The New York Times reports on the launch of T-Mobile’s UMA service:
To gain access to the service, called T-Mobile HotSpot @Home, customers must buy a phone that works on both networks. T-Mobile is selling a choice of two handsets that cost $49.99 for customers who sign up for a two-year rate plan for at least $39.99 a month. Subscribers are charged $19.99 a month in addition to their regular cellular plan fees.
Customers also need a wireless router, which is free with a rebate. The router is then connected to any available broadband line for home or office use. The phones connect not just to the wireless router, but also at any of 7,000 Wi-Fi hot spots that T-Mobile operates at Starbucks coffee shops, Hyatt Hotels and other public locations.
T-Mobile has set up a Web site, www.theonlyphoneyouneed.com, for customers who want to sign up for the service.
Since customers can make unlimited calls using their broadband connections, the service represents a threat to Vonage, SunRocket and other companies that offer phone plans over high-speed Internet connections. The service also gives T-Mobile a leg up in competing with Sprint and other cellular carriers that are trying to develop similar services.
The dual-use phone service may appeal most to younger consumers who do not have a traditional phone line and rely solely on cellular phones and broadband lines.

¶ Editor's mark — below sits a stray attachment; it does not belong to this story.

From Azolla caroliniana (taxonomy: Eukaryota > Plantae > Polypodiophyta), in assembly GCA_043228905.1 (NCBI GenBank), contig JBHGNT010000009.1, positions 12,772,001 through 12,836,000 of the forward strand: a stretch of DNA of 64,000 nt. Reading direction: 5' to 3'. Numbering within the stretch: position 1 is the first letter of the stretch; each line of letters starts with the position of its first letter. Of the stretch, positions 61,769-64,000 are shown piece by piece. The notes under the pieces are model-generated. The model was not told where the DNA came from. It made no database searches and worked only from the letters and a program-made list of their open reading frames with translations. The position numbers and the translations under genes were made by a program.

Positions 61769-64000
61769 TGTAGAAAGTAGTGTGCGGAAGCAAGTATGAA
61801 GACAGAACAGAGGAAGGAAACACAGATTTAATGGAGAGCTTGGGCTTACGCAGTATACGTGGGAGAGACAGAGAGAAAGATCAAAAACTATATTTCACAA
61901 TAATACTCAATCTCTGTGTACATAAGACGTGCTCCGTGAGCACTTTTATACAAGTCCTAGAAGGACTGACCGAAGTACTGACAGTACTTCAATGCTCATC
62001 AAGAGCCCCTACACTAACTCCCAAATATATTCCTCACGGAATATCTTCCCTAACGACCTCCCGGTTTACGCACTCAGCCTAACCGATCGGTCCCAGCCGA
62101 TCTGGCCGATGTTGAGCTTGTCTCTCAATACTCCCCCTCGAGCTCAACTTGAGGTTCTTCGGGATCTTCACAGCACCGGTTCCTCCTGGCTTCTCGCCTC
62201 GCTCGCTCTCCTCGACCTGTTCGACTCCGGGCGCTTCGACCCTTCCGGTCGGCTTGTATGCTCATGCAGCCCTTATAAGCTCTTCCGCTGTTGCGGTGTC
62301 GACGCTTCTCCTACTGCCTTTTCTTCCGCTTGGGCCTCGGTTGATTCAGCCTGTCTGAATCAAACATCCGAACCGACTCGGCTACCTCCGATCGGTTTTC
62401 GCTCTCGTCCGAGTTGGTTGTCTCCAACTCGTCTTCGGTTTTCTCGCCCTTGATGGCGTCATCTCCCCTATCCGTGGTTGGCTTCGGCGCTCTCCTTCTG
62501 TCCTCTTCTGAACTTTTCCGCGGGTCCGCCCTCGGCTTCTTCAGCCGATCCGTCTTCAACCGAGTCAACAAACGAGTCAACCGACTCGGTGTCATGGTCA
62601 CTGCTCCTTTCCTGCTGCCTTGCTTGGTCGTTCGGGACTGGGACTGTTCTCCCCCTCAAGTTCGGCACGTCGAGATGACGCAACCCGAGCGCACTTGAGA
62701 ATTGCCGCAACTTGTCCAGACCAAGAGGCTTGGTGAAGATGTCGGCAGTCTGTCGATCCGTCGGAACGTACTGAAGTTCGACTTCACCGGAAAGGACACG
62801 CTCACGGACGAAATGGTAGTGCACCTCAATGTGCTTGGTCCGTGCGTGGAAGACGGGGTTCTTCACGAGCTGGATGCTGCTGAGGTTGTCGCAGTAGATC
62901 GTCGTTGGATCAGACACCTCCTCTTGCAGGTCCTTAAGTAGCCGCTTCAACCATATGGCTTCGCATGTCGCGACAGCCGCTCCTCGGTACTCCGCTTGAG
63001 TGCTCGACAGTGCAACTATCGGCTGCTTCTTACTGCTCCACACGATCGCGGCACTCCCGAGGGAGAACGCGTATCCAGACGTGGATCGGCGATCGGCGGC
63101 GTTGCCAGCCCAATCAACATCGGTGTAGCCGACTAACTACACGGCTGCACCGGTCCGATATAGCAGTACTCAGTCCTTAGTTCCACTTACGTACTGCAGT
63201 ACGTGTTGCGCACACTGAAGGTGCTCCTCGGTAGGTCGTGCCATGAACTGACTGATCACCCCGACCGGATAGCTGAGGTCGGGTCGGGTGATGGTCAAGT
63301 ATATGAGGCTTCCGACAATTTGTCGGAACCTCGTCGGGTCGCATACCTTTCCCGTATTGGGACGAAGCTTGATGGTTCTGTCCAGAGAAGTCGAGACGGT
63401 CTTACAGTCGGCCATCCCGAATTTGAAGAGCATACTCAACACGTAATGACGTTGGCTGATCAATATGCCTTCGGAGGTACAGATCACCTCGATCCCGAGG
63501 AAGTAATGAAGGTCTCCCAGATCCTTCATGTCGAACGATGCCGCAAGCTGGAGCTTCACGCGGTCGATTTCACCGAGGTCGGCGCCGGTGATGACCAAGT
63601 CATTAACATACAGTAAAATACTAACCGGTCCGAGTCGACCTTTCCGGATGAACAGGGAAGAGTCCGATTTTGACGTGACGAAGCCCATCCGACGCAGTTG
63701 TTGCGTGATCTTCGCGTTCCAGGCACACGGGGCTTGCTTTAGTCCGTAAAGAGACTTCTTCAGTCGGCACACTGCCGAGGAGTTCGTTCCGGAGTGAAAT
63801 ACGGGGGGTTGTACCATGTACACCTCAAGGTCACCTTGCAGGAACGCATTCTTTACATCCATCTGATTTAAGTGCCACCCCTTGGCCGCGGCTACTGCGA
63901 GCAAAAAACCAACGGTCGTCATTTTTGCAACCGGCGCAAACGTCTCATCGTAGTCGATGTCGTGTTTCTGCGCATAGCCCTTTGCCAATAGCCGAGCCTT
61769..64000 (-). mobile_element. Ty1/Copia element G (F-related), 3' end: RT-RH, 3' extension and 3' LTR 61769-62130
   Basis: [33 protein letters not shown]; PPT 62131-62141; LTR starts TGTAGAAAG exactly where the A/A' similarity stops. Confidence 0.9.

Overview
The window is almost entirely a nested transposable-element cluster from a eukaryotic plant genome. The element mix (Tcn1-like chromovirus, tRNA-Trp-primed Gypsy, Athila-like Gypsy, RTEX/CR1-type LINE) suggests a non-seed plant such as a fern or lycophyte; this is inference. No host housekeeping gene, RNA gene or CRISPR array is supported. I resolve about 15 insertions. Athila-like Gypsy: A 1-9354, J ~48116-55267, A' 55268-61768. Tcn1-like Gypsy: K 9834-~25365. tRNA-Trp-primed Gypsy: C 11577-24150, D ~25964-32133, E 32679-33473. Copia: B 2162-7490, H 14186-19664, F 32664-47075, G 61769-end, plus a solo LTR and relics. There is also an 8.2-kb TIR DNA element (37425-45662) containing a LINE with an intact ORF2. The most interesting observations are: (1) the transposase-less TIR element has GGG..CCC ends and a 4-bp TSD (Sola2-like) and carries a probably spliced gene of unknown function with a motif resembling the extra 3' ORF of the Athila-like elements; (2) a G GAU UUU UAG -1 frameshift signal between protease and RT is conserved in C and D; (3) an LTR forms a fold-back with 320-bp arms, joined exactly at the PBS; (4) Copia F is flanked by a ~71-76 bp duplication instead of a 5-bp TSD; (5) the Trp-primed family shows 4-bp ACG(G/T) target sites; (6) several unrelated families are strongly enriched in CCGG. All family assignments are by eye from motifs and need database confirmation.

â€œFor the below-30 age segment, itâ€™s a no-brainer,â€ said Roger Entner, a wireless industry analyst at Ovum, a consulting firm. â€œThis is also a threat for other wireless carriers because it fixes the problem of poor coverage inside homes.â€
This is definitely a big deal especially considering how prevalent locations like Starbucks are with TMO hotspots are. I know plenty of people who only carry mobile phones and to whom being able to both conserve minutes on the go as at home via WiFi would sound very enticing.
What I’d really like to see as a next step is the capability of phones to become enabled for this type of service without having to buy all new equipment. Clearly this is far more advanced and would require some effort by the consumer which the new router and phone from TMO defeats… I get that. My point is that there is already an existing audience of enthusiasts like myself with WiFi capable handsets and mobile VOIP access. I can do both TruPhone and Gizmo on my Nokia E61… just not as a single service inter-linking with my existing cellular. Actually – Truphone defines multiple Access Points (3 by default) so you can automatically connect to work or home WiFi as you enter range… assuming you leave it enabled. My data connection can also auto-switch between cellular and WiFi thanks to Birdstep’s smartroaming… voice is the next logical step.
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